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Summary

  1. Business Committee investigates future of work
  2. Foreign Office questions in Commons at 11.30am
  3. Statement at 12.30pm on situation in Northern Ireland
  4. MPs consider amendments to Neighbourhood Planning Bill
  5. Debate on Yemen
  6. Peers assemble at 2.30pm for questions
  7. Will examine domestic violence bill and Criminal Finances Bill

Live Reporting

By Esther Webber, Julia Butler and Kate Whannel

All times stated are UK

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  1. Medical research debate concludes

    House of Lords

    Parliament

    The debate on medical research concludes and that is where we have to leave our coverage of the House of Lords.

    Tomorrow peers start at 3pm for oral questions followed by debate of the Digital Economy Bill.

    There is also likely to be a repeat of the Prime Minister's statement on the triggering of Article 50.

  2. 'Please don't point at me'

    Medical Research Bill

    House of Lords

    Parliament

    House of Lords

    Government spokeswoman Baroness Buscombe tells peers that the government would welcome an agreement to continue collaboration with EU partners. 

    She says she is coming to the end of her speech at which point Lord Hunt complains that she has not addressed the issue of drugs funding for the NHS.

    Baroness Buscombe says that the debate is about maintaining medical research at which point Lord Hunt begins gesticulating from his seat.

    "Please don't point at me" she replies.

    She offers to write to him on the subject.

  3. Cap will have 'a devastating impact' on patients

    Medical Research debate

    House of Lords

    Parliament

    Lord Hunt of Kings Heath

    Labour's Lord Hunt of Kings Heath says Nice was designed to speed up the introduction of innovative new treatments. 

    Now, he says, the government is using Nice as a rationer of treatments.

    He argues that the £20m cap will have "a devastating impact" on patients. 

    At the heart of the problem, he says, is that the pharmaceutical sector will no longer invest in new drugs if the NHS does not take up the results of that investment.

  4. Lib Dem peer expresses concern about drugs cap

    Medical Research debate

    House of Lords

    Parliament

    Baroness Walmsley

    Lib Dem Baroness Walmsley expresses concern about the £20m cap being placed on new drugs .

    She says patients could die whilst waiting for Nice (National Institute for Health and Care Excellence) to decide if it can pay for the drugs needed.

    She asks the government to conduct an early review of the impact of the cap.

  5. Scientists need 'a freer rein'

    Medical Research debate

    House of Lords

    Parliament

    Conservative Lord Ryder of Wensum uses his speech to call for the closing of a loophole in EU legislation.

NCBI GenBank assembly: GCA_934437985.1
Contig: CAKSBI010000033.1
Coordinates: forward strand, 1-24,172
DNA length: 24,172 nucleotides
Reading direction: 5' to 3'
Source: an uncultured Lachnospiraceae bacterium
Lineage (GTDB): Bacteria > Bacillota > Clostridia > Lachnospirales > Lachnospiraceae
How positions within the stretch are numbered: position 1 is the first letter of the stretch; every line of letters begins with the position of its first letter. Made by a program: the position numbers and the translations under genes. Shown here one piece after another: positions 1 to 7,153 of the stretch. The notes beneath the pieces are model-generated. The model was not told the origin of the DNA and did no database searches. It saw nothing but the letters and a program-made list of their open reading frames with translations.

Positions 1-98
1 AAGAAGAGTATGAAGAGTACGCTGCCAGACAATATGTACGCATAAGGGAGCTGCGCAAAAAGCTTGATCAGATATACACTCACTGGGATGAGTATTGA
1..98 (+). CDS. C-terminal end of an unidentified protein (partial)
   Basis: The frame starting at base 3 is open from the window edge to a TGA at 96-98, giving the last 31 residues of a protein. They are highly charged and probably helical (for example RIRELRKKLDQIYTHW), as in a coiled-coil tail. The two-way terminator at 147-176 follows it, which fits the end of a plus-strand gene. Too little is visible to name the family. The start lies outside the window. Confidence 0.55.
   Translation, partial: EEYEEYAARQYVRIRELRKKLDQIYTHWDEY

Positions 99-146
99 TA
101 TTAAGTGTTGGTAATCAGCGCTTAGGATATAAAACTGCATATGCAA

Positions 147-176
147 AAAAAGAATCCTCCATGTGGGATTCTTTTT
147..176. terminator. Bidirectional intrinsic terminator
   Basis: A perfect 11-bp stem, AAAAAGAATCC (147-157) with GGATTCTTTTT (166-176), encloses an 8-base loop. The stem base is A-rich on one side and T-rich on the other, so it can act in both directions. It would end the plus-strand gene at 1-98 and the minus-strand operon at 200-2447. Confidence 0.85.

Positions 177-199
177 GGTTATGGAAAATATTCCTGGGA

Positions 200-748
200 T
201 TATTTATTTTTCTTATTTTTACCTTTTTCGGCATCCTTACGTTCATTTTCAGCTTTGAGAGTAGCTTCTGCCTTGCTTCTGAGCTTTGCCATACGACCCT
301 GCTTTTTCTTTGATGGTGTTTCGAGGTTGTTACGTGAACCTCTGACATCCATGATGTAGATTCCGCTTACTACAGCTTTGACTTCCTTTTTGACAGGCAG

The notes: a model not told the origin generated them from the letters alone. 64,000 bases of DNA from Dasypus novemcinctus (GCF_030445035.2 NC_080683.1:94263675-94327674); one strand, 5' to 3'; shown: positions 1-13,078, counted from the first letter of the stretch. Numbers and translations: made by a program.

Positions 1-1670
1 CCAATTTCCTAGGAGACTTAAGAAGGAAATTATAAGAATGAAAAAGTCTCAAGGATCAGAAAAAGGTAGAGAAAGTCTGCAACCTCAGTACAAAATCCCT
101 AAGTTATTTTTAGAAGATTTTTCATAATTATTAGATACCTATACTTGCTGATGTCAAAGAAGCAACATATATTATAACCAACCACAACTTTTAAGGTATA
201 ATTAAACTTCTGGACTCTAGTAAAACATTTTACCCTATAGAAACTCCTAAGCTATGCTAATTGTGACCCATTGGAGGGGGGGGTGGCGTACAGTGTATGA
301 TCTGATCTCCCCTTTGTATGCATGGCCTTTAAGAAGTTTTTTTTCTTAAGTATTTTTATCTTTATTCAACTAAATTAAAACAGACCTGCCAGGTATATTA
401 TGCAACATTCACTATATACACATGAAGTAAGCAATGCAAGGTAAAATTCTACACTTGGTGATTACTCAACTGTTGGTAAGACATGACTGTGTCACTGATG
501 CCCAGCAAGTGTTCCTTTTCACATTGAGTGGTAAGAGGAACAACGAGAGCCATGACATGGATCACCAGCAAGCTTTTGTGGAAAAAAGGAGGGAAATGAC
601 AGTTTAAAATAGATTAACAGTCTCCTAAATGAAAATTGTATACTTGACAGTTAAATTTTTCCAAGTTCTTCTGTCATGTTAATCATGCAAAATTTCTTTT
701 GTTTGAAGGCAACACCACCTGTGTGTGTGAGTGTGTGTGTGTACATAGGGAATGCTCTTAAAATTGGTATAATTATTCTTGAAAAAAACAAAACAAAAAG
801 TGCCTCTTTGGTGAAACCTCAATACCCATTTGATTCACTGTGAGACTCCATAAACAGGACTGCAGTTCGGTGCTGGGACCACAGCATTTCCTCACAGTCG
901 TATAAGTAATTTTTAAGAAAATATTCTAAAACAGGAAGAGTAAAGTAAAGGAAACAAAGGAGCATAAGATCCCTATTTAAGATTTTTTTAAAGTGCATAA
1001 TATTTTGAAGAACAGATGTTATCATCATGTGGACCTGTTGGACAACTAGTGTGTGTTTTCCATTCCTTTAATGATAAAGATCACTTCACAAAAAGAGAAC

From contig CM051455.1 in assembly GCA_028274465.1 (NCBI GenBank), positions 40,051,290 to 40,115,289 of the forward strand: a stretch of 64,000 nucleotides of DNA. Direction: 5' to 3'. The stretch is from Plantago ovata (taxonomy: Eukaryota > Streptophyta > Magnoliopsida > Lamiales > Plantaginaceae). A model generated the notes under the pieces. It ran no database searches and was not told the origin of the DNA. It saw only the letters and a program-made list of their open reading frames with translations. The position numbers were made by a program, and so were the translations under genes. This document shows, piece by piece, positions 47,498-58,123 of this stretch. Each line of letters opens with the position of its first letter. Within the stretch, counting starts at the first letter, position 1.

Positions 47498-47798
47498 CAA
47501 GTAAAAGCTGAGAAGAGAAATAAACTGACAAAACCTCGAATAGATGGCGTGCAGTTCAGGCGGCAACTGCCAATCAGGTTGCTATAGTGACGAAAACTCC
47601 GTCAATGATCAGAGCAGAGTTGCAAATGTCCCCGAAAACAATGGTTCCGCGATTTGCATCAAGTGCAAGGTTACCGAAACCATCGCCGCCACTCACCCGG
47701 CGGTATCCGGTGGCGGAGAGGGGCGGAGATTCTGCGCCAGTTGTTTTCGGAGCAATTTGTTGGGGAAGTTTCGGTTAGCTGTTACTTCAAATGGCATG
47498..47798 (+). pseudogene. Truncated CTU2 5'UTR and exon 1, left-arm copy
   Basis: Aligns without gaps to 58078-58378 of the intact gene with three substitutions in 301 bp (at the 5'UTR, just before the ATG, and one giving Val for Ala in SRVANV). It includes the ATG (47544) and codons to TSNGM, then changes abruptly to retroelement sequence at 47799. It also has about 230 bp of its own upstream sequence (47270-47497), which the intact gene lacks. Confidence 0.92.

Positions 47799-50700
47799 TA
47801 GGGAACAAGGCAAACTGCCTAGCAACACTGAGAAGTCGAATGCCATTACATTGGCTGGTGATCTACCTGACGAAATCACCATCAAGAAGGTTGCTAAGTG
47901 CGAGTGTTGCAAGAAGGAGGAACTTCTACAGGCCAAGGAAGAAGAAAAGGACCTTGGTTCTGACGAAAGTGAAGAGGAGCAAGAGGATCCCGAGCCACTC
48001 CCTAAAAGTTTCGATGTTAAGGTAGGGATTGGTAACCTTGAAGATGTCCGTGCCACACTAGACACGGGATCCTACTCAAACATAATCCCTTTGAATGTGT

The loophole, he says, prevents pharmaceutical companies from trialing cancer drugs on children "despite evidence that it could help patients."

    He expresses the hope that when the UK leaves the EU the government will give scientists "a freer rein".

  6. Peers debate medical research

    House of Lords

    Parliament

    Medical research

    Debate on the Criminal Finance bill is adjourned and peers begin a one hour debate on the UK and medical research.

    Lib Dem Lord Sharkey opens the debate by telling peers that the UK is a leader in the field of medical research. 

    He expresses concern that Brexit could undermine this position; specifically he says there is anecdotal evidence that recruiting EU researchers has become more difficult. 

    He urges the government to ensure that the UK will continue to collaborate with the EU.

  7. Amendment would create 'a perverse incentive'

    Criminal Finances Bill

    House of Lords

    Parliament

    House of Lords

    Home Office Minister Baroness Williams of Trafford suggests that the amendment could create a "perverse incentive" to whistleblow.

    She argues that genuine whistleblowers are not usually motivated by money.

    Baroness Kramer agrees that whistleblowers are not motivated by money. She argues that compensation should be provided because whistleblowers' careers are often ruined when they speak out.

    Baroness Kramer says she is "obviously" going to withdraw the amendment (amendments are not usually pushed to a vote at committee stage).

    However, she warns that "we are nowhere near coming to the end of this issue." 

  8. 'A bit of an overreaction'

    Criminal Finances Bill

    House of Lords

    Parliament

    Conservative peer Lord Faulks worries that the whistleblowing amendment is "a bit of an overreaction".

    He expresses concern that setting up a new body, as the amendment proposes, would create "substantial bureaucracy".

    Labour's Lord Kennedy also expresses concern about setting up a new office to support whistleblowers. However, he agrees that further protections for whistleblowers should be enshrined in law.